AUSTIN, Texas -- A change could be coming to the way Texas funds its higher education system.

On Wednesday, Texas educators met with state lawmakers getting down to the tough task of rethinking the state's funding formulas. The meeting comes after the legislature failed to do so during the regular session.

"This is an exercise of how do we get more Texans through higher education with certificates and degrees," said Rep. Donna Howard (D-Austin).  

After a session where efforts to revamp the system failed, lawmakers in the joint committee have until April to come up with recommendations on a new higher education funding plan.

Some are again proposing funding structures that reward universities for their performance. 

"There will be competition because we only have so much money to spend. We can't just hand every institution a blank check," said Sen. Kelly Hancock (R-North Richland Hills). 

One proposal would take into account the challenges, and extra costs, of ensuring students of all walks of life can earn a diploma. 

"$500 for the graduation of a non-at-risk student, and $1,000 for the graduation of an at-risk student," said Stewart Stedman, Vice Chair of the Texas Higher Education Coordinating Board.  

Most educators at Wedensday's hearing appeared to be in favor of performance-based funding.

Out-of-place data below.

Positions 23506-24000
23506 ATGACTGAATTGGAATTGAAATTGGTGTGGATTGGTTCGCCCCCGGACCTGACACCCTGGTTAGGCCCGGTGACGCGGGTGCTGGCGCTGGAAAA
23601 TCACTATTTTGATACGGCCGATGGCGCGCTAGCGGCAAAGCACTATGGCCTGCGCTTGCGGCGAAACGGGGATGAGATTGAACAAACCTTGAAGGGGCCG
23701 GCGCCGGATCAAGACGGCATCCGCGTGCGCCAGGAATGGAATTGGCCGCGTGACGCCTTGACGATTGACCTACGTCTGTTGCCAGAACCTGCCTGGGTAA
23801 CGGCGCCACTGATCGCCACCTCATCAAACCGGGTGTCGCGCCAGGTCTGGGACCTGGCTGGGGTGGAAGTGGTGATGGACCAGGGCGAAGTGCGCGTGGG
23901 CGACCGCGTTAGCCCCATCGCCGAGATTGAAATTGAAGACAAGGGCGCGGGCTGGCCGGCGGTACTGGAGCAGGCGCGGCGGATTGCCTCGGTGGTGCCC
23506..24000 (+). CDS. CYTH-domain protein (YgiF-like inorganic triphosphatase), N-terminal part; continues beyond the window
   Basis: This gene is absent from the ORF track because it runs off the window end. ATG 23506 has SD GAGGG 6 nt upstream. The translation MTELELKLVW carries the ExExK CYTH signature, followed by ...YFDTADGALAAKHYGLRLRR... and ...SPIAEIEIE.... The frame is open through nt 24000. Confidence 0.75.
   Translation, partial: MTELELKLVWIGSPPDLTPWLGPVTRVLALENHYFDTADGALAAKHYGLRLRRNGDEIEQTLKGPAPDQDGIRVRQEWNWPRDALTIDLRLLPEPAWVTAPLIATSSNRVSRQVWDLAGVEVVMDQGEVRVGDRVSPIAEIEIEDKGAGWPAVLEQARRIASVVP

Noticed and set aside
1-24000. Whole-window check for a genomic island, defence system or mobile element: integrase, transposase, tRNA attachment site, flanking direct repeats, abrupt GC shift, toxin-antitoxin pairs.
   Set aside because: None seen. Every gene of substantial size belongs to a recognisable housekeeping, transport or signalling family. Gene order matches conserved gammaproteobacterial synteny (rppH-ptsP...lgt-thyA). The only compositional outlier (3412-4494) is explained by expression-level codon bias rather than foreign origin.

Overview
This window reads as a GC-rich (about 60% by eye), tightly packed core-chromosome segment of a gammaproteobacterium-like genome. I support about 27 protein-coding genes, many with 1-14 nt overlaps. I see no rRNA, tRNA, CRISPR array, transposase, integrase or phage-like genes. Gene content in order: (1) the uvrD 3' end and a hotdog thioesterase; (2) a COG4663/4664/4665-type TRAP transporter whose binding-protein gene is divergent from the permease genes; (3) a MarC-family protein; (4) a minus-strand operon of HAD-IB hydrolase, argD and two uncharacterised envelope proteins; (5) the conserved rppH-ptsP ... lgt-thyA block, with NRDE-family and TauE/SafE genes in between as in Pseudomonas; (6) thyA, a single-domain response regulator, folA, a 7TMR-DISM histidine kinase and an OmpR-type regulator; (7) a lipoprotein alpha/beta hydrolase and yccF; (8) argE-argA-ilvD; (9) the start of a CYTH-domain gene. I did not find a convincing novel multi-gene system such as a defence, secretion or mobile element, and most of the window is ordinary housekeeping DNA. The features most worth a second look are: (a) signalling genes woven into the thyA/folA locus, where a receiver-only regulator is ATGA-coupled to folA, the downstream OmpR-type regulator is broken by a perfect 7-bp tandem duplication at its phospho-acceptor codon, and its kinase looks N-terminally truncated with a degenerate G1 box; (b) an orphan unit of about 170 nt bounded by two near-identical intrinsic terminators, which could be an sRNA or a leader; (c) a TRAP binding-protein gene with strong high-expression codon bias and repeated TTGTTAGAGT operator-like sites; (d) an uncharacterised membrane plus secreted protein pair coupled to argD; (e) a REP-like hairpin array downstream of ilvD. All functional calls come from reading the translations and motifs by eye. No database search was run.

"Because at the end of the day it's important to bring students in, but it's more important to graduate students," said Texas State University President Denise Trauth.  

Though some schools like UT Austin say they've been able to up graduation levels without any incentives. 

"We deliver on the funds that you appropriate, no matter what the allocation scheme is," said UT Austin President Greg Fenves.   

But amid a push to streamline how universities are funded, a call from smaller schools to keep so-called "special items," extra payments to schools meant for specific projects or startup costs. 

"Because the small institutions really don't have the economies of scale that it takes to drive the formula funding the way the formula is set out," said University of Houston Victoria President Vic Morgan. 

But some lawmakers argue special items have ballooned into re-occurring costs.  

It is a higher education system full of different funding needs, but with a shared goal of educating, and preparing Texas students for the future.